Juror dismissed in Bell, Calif., corruption case

Published on NewsOK Modified: February 28, 2013 at 8:13 pm •  Published: February 28, 2013
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LOS ANGELES (AP) — A weeping juror was dismissed for misconduct Thursday during deliberations in the public corruption trial of six former officials charged stealing from the suburban city of Bell.

The elderly woman admitted she looked up information online and had her daughter research what would constitute coercion by other jurors. Her dismissal came just days after she asked to be bumped from the panel because other jurors were harassing her.

An alternate juror was later chosen, and Superior Court Judge Kathleen Kennedy ordered the panel to start anew as if previous deliberations had never occurred. They retired for the day after about 2 1/2 hours and were to resume talks Friday.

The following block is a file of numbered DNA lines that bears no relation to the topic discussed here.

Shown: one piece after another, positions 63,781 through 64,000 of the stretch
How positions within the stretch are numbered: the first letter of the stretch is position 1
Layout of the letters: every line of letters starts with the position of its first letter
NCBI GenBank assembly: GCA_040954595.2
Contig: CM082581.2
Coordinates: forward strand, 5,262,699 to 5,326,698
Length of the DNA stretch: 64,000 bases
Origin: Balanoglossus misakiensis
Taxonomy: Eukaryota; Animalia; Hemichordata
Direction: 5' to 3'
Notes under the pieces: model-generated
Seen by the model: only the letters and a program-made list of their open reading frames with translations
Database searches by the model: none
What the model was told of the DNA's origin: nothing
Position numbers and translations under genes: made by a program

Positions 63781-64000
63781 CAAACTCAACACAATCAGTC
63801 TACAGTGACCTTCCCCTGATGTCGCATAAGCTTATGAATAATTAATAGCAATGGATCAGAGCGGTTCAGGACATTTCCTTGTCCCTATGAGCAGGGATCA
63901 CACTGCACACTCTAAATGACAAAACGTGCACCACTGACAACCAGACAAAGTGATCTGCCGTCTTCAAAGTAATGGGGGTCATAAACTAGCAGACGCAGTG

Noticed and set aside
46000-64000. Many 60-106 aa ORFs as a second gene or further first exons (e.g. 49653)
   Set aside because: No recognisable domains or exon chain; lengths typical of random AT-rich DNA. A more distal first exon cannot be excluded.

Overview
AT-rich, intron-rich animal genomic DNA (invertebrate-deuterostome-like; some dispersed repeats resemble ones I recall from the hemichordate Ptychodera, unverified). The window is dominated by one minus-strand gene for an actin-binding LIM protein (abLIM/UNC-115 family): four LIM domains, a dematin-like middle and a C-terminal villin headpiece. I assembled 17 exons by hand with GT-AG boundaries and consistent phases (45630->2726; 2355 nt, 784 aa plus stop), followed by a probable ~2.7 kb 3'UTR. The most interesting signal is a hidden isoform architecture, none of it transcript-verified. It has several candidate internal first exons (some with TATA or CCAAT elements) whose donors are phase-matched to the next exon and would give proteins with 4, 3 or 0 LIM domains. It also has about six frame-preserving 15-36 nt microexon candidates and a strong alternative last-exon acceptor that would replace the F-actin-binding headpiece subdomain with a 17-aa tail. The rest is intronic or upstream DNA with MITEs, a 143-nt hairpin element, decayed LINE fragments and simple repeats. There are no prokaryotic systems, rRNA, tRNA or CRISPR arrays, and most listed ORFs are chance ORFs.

The former mayor and five city council members are on trial on charges of inflating part-time salaries that should have been closer to $8,000 a year to nearly $100,000. Prosecutors claimed the officials boosted their pay by serving on boards that hardly ever met and nearly bankrupted the tiny Los Angeles surburb.

The defendants said they earned the pay by working long hours and they blamed City Manager Robert Rizzo for the city's plight.

The jury, which has about 100 verdict forms to fill out, had been in its fifth day of deliberations after a three-week trial.

Deliberations were troubled from the outset when the woman identified only as juror No. 3 asked to be dismissed Monday. The judge asked her to return to deliberations and try to get along with the others.

On Thursday, the jury sent a note to the judge saying they were at an impasse and could not reach verdicts. Then, one juror sent a subsequent note reporting that juror No. 3 told panelists she had called her personal attorney to seek information on what to do about being coerced by other jurors.

The judge summoned defendants and lawyers to her courtroom and asked the juror to explain her actions. The woman, who was verging on tears, said she never actually called a lawyer.



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